• West and Fable have a long, intimate moment which implies that they have sex. Fable narrates, “I lifted onto my toes, pressing my mouth to his. . . His hand found my hips, and he walked me back until my legs hit the side of the bed. I opened his jacket and pushed it from his shoulders before he laid me down beneath him. His weight pressed down on top of me and I arched my back as his hands caught my legs and pulled them up around him. . . My head tipped back, and I pulled him closer so I could feel him against me. He groaned, his mouth pressed to my ear and I tugged at the length of my shirt until I was pulling it over my head. He sat up, his eyes running over every inch of me. . .”

Violence

  • Fable’s life on Jeval has been cutthroat. She’s had to hurt other people or been hurt by them. She says, “It had been four years since the day I was dumped on the blazing hot beach and left to fend for myself. Forced to scrape hulls in exchange for rotten fish when I was starving, and beaten for diving in another dredger’s claimed territory again and again.”
  • Fable often references a scar on her arm, which was given to her by her father. “He carved into my arm with the tip of his whalebone knife.” She also says, “I had watched in horror as he dragged the tip of his knife through my flesh without so much as a twitch of his hand.” Eventually, she describes the whole scene. “I didn’t know what he was going to do until the tip of the knife had already drawn blood. . . I buried my face into my knees and tried not to scream as he cut into me.”
  • Koy, a sailor who takes Fable out on his boat, attacks her for money. Fable had been diving. “Just as I reached the surface, something caught hold of my arm. . . Koy’s face was looking up at me, his hands clamped tightly around my wrist. I kicked, catching him in the shoulder with the heel of my foot and his fingers slipped from me. I swam as fast as I could toward the light, feeling the darkness creeping over my mind, and when I finally broke through to the air, I choked, my lungs twisting violently in my chest. . . Koy came up in the next breath, launching in my direction. I tried to swim from his reach, but he took hold of my hair and wrenched me back to him. . .I twisted, rearing my elbow back with a snap, and it caught him in the face. . . By the time I reached the [boat’s] hull, he had ahold of my foot. . . I slipped, hitting the side [of the boat] with my face so hard that the light exploded in my head. I found the edge with my fingers again before I pulled myself back up and reached inside, my hand frantically looking for the scull. When I had it, I threw my arm back, hitting Koy in the head with the flat end. He stilled suddenly, falling back into the water. . . Koy’s eyes rolled back into his head as he sank, a stream of red inklike blood spilling from his forehead.”
  • Fable pulls Koy back into the boat. “I stood over Koy, my hands shaking. He was still losing a steady stream of blood, and I hoped he wasn’t breathing. I hoped he was dead. . . I kicked him hard, screaming, before I fell back onto the deck beside him, trying to catch my breath.”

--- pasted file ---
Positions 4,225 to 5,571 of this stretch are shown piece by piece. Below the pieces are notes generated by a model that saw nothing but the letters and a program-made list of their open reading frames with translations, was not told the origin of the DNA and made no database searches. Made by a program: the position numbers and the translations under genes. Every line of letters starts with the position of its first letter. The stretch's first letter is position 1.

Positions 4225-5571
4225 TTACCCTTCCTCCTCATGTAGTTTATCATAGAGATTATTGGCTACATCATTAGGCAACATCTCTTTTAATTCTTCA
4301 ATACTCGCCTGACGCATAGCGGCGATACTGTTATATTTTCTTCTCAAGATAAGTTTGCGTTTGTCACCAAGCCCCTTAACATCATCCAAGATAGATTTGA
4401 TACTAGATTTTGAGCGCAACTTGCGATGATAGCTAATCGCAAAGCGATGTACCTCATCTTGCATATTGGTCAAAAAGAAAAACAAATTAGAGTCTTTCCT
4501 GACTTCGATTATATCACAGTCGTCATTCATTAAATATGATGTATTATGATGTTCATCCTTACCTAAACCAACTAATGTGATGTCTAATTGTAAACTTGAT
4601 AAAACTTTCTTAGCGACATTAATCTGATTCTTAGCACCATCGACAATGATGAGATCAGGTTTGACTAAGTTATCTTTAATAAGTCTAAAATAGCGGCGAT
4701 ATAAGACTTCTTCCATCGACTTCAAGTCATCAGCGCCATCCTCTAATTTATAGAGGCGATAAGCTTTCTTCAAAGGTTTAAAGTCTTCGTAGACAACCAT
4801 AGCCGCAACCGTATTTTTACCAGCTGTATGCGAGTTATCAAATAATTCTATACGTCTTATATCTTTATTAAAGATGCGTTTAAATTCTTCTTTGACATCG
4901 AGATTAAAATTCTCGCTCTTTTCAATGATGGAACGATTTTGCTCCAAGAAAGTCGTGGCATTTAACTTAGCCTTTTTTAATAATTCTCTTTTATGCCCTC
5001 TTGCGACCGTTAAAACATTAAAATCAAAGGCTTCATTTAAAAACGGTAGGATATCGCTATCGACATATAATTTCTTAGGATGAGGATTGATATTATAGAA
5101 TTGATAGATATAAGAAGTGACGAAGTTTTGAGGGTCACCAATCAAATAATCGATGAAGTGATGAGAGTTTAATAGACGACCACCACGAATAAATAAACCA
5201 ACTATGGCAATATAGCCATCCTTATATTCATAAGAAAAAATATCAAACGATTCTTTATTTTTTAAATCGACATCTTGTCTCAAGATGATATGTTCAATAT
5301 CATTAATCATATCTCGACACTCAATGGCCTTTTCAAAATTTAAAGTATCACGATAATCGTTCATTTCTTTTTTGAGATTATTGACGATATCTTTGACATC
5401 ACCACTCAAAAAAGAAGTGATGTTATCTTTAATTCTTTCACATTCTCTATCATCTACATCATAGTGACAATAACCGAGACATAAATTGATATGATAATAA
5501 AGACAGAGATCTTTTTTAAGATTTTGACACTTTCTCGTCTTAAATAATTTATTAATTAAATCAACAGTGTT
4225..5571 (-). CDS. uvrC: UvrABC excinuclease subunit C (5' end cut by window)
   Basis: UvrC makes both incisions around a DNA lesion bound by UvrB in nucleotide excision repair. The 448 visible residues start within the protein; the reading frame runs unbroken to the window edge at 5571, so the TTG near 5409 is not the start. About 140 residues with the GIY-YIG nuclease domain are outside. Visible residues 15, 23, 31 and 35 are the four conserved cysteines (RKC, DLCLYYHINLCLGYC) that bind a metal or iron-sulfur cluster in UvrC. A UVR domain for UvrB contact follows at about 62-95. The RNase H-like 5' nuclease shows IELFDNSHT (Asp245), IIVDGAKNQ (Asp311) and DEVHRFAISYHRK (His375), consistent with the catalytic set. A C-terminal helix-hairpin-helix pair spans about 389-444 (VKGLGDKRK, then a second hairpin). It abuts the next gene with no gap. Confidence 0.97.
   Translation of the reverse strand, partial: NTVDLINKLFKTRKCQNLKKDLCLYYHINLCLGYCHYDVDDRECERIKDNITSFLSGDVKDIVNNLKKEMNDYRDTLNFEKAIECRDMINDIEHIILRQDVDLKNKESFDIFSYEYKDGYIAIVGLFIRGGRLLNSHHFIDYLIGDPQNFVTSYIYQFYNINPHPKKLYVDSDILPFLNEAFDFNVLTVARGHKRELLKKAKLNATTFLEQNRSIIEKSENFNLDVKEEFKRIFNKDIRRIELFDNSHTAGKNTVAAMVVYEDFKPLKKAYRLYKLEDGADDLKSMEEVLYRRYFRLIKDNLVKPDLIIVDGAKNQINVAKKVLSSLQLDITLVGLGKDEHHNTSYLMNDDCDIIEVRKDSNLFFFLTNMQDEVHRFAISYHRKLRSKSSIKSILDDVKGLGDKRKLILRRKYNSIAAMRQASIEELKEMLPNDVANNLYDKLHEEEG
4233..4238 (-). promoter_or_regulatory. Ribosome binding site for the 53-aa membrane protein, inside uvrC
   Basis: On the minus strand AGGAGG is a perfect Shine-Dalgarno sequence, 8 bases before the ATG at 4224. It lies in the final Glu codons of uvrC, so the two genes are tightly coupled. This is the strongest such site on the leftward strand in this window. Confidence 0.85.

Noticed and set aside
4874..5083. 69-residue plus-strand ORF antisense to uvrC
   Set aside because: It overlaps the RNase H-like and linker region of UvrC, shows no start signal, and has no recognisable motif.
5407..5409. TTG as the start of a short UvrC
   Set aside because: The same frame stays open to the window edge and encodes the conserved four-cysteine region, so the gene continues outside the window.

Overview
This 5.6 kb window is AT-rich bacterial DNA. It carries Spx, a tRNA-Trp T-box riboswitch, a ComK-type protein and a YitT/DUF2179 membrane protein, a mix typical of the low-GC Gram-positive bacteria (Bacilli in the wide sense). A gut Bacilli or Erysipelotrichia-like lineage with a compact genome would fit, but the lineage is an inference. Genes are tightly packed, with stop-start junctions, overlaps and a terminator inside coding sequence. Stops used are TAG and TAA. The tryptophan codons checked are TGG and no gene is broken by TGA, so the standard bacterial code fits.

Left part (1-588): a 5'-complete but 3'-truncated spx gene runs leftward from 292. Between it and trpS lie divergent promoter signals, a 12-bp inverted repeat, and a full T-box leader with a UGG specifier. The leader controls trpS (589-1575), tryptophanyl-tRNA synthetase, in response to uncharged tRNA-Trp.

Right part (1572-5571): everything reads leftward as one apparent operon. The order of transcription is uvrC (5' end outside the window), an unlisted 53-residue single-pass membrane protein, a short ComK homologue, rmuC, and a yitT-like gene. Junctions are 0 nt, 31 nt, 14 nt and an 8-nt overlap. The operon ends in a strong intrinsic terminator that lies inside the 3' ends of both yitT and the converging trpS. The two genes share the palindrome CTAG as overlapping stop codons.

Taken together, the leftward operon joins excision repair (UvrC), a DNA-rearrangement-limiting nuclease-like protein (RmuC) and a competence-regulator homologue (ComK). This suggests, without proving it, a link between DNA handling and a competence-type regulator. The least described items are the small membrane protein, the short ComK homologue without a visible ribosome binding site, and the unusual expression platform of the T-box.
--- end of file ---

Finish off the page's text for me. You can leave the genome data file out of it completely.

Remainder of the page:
• Koy says to Fable, “If I ever see your face on this island again, I’ll tie you to the east reef! I’ll watch the flesh rot from your bones!”
  • Willa, the only girl on board the Marigold besides Fable, has a burn on her face. Fable says, “I’d seen wounds like that before—a long knife held over a fire until the blade glowed and pressed to someone’s face to teach a lesson.”
  • In the past, Willa was hurt by a man named Crane. The crew find Crane, seal him in a crate, and toss him overboard. “The man screamed once more as he was raised up and over the side of the ship. At the same moment, every finger slipped from the crate and they let it go. . .” This makes Fable remember the punishments on her father’s ship. “Once, I’d crept onto the deck in the dead of night and saw him cut the hand off a thief with the same knife he used to cut his meat at supper. . . I’d forgotten what the sound of a grown man screaming sounded like.”
  • Fable gets jumped in an alley. A man “leaned in closer, stumbling forward as he reached clumsily for my belt. Before he could right himself, I swiped up in one clean motion, catching the edge of his ear with the knife. . . I lifted the blade, setting it at the hollow of his throat and pressing down just enough to draw a single drop of blood. . . I wanted a reason to hurt him. I wanted an excuse to lean forward until the edge of the steel sunk into his skin.”
  • Willa threatens a barkeep by saying, “I’ll stake your body to that counter.”
  • Someone tries to kill Fable as she’s getting on the Below, a man had hold of the last rung [of the ladder]. He laughed himself up out of the water and grabbed my boot, pulling me back down. I kicked until the heel of my foot caught his jaw and he groaned, but he was already climbing.” West comes to save her. “He reached around my waist, taking the knife from my belt. He swung his arm out wide, bringing the blade from the side, and sank it into the man’s ribs. He screamed, his hands trying to grab ahold of me before he slipped, but West kicked him in the chest, sending him backward.”
  • Willa threatens Fable by saying, “If you get [West] killed, I don’t know if I’ll be able to keep myself from cutting your throat.”
  • West reveals his past to Fable. “The first helmsman I ever crewed for used to beat me in the hull of the ship. . . I’ve killed sixteen men protecting myself, or my family, or my crew.”